No home school is an island,
Entire of itself.
Each kitchen table classroom is connected to neighborhood, big "C" Church and culture,
A part of the main.

With apologies to John Donne, this is a story that the homeschooling community hasn't always been good at telling itself.

A generation ago, the first wave of homeschooling parents were doing the work of pioneers: fighting court battles, developing educational philosophy, creating and adapting curricula, and answering endless questions about whether their kids would be socialized properly.

These pioneers continue to shape popular perceptions of the movement: quirky, brainy children who get master's degrees at 16; super-sized, ultra-conservative broods; or crunchy attachment-parenting families. There are flat-out negative stereotypes as well, like that of the barely literate truants parked in front of a flickering TV all day, eating bags of chips and playing video games.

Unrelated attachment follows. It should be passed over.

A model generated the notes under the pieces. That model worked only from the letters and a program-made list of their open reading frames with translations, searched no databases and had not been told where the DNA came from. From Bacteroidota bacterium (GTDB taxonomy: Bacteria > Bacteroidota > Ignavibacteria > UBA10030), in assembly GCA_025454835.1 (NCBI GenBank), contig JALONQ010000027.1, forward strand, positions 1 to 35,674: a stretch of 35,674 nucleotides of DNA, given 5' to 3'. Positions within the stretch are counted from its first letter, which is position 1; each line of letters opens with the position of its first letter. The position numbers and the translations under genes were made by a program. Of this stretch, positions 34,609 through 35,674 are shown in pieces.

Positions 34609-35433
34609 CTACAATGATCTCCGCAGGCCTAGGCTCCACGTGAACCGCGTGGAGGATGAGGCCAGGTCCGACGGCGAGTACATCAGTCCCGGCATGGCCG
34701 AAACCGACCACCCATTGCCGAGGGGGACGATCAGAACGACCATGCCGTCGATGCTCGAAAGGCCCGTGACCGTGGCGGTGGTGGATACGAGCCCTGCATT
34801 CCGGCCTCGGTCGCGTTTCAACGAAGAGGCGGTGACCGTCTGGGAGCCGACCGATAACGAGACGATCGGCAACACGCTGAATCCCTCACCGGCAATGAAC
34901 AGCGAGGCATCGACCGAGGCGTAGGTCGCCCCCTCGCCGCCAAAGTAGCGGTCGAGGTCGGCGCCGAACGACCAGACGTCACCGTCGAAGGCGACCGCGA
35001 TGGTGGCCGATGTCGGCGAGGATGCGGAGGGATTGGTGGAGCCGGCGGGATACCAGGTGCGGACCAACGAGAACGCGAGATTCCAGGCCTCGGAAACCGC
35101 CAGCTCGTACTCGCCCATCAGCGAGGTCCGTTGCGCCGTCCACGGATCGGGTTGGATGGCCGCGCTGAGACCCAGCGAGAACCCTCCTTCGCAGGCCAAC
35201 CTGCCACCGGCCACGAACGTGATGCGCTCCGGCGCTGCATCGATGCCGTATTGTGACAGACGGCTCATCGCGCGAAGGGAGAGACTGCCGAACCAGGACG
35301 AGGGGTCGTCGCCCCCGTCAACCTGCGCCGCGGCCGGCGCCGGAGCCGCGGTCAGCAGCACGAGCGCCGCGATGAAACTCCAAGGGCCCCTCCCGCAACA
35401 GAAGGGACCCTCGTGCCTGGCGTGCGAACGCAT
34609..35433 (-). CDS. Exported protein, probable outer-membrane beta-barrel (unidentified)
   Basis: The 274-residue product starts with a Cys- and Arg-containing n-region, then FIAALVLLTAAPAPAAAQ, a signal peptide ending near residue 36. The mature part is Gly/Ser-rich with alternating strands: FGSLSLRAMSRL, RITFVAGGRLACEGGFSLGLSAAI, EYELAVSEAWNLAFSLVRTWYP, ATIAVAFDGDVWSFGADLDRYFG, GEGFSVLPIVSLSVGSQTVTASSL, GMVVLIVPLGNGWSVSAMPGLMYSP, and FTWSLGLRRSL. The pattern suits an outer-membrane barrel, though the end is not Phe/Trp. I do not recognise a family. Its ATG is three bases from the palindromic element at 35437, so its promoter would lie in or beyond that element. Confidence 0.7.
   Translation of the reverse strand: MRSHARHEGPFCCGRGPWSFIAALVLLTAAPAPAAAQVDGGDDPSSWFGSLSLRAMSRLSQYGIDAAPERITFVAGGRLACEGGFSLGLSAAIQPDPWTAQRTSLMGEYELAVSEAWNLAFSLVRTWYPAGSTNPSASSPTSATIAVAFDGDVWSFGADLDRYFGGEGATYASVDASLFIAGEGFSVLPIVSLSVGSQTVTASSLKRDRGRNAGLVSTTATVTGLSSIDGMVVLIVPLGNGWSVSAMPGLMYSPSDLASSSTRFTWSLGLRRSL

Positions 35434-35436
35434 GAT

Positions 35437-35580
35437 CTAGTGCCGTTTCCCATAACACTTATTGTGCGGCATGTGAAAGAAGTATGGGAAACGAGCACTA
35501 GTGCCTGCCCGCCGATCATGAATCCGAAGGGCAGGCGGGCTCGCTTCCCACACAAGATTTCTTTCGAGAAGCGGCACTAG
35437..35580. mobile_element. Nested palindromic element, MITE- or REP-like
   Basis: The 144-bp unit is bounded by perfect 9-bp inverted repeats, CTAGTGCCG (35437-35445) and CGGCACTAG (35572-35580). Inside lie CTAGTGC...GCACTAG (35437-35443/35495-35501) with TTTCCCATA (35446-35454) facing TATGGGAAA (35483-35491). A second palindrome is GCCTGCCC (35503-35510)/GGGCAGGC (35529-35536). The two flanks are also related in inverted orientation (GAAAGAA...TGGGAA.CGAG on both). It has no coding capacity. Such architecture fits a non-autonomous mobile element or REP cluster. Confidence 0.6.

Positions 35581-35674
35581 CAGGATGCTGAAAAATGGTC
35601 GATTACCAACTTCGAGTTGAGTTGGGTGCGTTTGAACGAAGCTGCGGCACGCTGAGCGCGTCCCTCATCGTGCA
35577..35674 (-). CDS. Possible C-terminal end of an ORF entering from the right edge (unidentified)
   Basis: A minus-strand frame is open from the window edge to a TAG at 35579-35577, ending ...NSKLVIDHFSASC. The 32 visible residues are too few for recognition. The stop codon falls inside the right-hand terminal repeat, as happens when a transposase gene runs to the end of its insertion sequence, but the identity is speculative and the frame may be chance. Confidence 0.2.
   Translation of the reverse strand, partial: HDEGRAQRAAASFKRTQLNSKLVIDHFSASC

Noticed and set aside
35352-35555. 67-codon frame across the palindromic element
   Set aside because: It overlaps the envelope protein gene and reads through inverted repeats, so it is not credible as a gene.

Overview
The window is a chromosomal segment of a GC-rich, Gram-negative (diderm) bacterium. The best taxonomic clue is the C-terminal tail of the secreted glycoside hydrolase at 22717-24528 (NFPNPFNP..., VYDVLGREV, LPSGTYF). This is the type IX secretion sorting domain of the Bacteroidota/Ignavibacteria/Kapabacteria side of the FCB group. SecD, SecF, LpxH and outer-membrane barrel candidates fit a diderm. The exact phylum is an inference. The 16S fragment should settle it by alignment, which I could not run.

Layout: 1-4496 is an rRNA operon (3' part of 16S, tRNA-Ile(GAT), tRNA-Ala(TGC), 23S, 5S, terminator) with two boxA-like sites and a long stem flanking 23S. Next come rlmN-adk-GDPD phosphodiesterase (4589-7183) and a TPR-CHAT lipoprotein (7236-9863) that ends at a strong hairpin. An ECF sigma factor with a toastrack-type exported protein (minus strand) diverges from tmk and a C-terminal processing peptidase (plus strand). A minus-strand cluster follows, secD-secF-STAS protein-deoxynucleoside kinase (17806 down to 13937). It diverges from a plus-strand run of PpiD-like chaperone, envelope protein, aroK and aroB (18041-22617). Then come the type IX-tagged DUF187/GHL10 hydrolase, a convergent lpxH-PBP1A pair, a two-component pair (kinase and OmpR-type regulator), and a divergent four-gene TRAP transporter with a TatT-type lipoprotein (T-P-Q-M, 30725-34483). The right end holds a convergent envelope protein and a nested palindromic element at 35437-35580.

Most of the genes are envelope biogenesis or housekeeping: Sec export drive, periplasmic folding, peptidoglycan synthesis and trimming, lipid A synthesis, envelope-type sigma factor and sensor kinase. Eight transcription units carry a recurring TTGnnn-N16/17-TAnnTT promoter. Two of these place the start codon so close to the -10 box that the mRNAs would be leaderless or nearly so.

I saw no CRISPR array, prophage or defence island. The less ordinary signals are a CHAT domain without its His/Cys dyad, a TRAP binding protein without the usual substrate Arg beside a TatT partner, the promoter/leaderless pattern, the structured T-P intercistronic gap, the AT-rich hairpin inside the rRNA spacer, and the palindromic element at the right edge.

Hard-and-fast numbers of homeschoolers are difficult to come by, since reporting rules vary by state. But reasonable estimates place the numbers between one and two million children - or at least 4 percent of the K-12 U.S. population - learning at home this year. The promise of homeschooling (closer families, less peer-dependent and more spiritually and emotionally solid children, a better, tutorial form of education than a child would receive at a public or private school) has been fulfilled in enough children over time that a second generation of "settlers" has moved into the space carved out by those pioneers.

Embedded deep within the DNA of the notion of homeschooling is rugged individualism. It takes a combination of conviction and chutzpah to make a countercultural choice. Even if 4 percent of the children ...

Subscriber access only You have reached the end of this Article Preview

To continue reading, subscribe now. Subscribers have full digital access.